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A Different Kind of Meshuggah - 75%

Foxavox, February 23rd, 2016
Written based on this version: 1989, 12" vinyl, Garageland (Limited edition)

There is much to be said about this record. "Psykisk Testbild", also called simply "Meshuggah", has some clearly distinguishable progressive elements in the background of a thrash environment. This is a lot like Metallica, in more ways than one. For example, Jens Kidman drops his signature growl, and uses a harsh embodiment of what a thrash vocalist would sound like if they tried to over-exaggerate an American accent. Jens does attempt to sing a bit on this album, but maybe he was right to move over to growls later on.

The drums are another thing that would catch anyone off guard, as they are no longer the polyrhythmic hurricane that was in the later albums. A simple thrash "gallop" is used throughout the album, with the occasional 4/4 hi-hat pattern with a snare on the third beat. The drums are still one of the most important parts of the music.

The guitar work is obviously the thing that most people will notice about this album, as it uses power chords instead of the down-tunes chugs that Meshuggah is used to. Jazz riffs play a big part in this album, just like most of Meshuggah's albums, so that is one similarity between the newer stuff.

All in all, this is not a bad record, and if you like thrash, then you should take a listen. If you are more into the djent that Meshuggah employs, then you might want to stay away. The production of this piece is not as good as the newer stuff, obviously, but for people who love a raw metal sound, that should make it more enjoyable.

Meshullica - 85%

The_Ghoul, January 13th, 2013

If I had to summarize this album in one sentence, it would be: This sounds like Contradictions Collapse plus Metallica. Now for those who already detected a little bit of Hetfield in Kidman's voice on Contradictions Collapse, on this demo Kidman sounds like a swedish Hetfield. A good chunk of the riffs are clearly Metallica influenced, and one song (Sovereign's Morbidity) sounds more like Metallica than it does Meshuggah. A good chunk of this is the fact that Hagstrom was yet to be in the band (As was Haake), which were two big cornerstones of Meshuggah's sound. Kidman is both on guitars and vocals here, and the feel is definitely different.

Having described the sound a bit for the reader, I must ask this question: Is this any good? Well, all three songs are fun to listen to, that's for sure. Cadaverous Mastication was later re-recorded on Contradictions Collapse, and it's clearly the most "proggy" of all 3 songs here. However, all 3 songs are a delight to listen to, and present to me a Meshuggah before chugging, before downtuned guitars and atonal riffs. This is Meshuggah when they were simply thrash, not post thrash. So expect elements of their future sound (jazzy interludes, Thorendal's soloing) but this is pretty much 80's thrash with the exception of those elements I mentioned. So for those interested in hearing an 80's thrash version of Meshuggah, enjoy Meshullica.

A re-record is in order. - 87%

JVK, March 4th, 2003

Long before Meshuggah was known for their robotic-sounding cyber metal, long before their breakthrough success, Destroy Erase Improve, long before gangsta-rapping over power chords was considered metal, this intrepid band was playing speed metal blantantly derivative of their forefathers, such bands as Metallica and Testament. Those days may be gone, but fortunately the metal world has been blessed with a three-song snapshot of their embryonic sound.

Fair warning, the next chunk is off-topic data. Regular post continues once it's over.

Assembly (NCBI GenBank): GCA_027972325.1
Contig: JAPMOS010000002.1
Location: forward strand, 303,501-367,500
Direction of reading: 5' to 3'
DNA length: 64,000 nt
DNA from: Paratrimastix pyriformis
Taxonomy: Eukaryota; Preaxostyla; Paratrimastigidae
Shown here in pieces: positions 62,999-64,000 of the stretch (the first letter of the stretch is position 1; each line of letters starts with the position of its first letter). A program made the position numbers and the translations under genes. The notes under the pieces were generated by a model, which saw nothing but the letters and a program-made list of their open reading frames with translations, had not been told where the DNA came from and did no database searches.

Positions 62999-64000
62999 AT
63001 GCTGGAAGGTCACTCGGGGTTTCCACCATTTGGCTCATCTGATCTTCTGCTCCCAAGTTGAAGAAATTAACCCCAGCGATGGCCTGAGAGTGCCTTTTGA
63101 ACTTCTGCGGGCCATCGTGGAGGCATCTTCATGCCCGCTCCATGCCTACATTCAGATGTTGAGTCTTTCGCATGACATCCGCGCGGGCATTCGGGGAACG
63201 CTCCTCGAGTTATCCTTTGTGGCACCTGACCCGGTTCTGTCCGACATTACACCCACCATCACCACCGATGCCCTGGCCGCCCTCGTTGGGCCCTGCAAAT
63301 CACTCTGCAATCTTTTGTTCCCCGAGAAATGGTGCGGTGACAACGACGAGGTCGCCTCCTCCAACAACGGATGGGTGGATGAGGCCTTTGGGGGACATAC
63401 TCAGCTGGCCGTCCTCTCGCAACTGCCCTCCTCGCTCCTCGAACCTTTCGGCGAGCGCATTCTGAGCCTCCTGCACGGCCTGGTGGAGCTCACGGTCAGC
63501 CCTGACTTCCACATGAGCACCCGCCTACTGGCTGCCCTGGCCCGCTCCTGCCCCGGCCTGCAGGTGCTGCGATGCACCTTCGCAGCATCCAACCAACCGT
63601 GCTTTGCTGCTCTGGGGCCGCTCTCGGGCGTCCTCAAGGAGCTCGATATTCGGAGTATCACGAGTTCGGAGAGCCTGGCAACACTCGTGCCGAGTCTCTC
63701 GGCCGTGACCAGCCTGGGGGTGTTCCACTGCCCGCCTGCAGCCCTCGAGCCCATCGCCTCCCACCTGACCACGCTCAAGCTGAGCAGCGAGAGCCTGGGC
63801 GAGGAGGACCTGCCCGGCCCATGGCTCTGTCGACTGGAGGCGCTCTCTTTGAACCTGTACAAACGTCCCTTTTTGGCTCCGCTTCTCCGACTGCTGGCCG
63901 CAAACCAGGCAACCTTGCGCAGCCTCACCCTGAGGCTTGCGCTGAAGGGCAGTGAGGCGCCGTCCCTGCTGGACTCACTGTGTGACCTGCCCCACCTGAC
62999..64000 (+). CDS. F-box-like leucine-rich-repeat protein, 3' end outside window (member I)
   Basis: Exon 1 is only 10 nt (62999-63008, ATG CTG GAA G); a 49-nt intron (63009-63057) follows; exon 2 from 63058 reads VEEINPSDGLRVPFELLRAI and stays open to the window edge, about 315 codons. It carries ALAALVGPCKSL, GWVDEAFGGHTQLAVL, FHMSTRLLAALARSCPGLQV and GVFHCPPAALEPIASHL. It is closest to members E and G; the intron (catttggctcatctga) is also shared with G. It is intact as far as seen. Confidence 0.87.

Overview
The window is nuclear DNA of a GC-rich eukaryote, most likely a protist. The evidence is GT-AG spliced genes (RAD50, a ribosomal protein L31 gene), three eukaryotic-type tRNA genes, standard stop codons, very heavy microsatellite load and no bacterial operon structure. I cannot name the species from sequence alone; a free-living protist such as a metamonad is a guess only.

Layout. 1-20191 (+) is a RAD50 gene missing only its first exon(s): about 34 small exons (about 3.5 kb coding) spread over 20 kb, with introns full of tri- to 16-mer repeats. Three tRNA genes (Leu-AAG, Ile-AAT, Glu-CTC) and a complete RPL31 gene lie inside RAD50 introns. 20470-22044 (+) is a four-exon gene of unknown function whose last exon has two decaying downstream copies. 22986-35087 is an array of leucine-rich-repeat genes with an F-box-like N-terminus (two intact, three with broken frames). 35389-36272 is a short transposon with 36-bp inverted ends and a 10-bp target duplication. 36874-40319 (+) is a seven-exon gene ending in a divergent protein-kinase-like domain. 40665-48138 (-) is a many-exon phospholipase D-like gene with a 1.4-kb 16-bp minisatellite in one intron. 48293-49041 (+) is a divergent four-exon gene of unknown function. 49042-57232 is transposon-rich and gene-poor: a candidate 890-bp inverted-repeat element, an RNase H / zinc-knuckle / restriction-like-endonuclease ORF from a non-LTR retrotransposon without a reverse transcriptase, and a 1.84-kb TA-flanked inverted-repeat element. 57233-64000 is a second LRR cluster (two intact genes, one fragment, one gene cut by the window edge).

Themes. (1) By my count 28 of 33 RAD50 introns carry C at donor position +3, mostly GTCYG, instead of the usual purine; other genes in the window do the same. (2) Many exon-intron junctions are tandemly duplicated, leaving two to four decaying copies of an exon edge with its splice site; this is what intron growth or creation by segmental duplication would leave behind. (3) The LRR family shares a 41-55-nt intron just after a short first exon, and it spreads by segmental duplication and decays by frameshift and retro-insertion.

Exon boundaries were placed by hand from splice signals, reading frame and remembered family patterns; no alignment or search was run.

The question that comes to mind is, "why do we want to hear some inexperienced jabronies playing Metallica covers??".

Good question.

The remarkable thing about Meshuggah's debut EP is that it is not fully derivative but includes glimpses of their future in the form of their odd time signatures and exotic lead scales. To those who like Meshuggah's ideas but do not think that a song should be dependent upon them, these three songs are a treat.

To be sure, this is 80s thrash/speed metal. Jens and Tomas sing in the half-shouted but still tuneful way that James Hetfield and Chuck Billy did in the 80s. The guitars chug along, churning out riffs more discernable than anything from their later years. Furthermore, this album was made before Meshuggah decided that hooks and choruses were untr00, ergo the listener will remember how the song goes an hour later.

Despite the trappings of thrash metal, Meshuggah demonstrates they have always been creative. There are a few sections here and there using odd time signatures, and the complex drum rhythms to match, and their use of dynamics and tempos is present, if underdeveloped. The opaque lyrics are another giveaway of whom we are dealing with.

While the first two songs are merely interesting, one being similar to their material on Contradictions Collapse (and actually re-recorded for it) and the other being unabashed Metallica worship, the third song, "Debt of Nature" is worth the price of admission alone. Free of the awkward feel of the first two tracks, it is a forgotten thrash classic with a huge chorus and even more immense riffs.

The downside to this EP is that because of its age, the production is quite dated and dulls the impact the music could have had (although, the production is still miles ahead of that on And Justice for All). Instead of re-releasing these tracks on their Rare Trax CD, they should have re-recorded them and really come up with something that would grab the metal world by the balls. Nonetheless, these songs have a place in metal history, if not as great headbangers, then as prototypes for a metal revolution.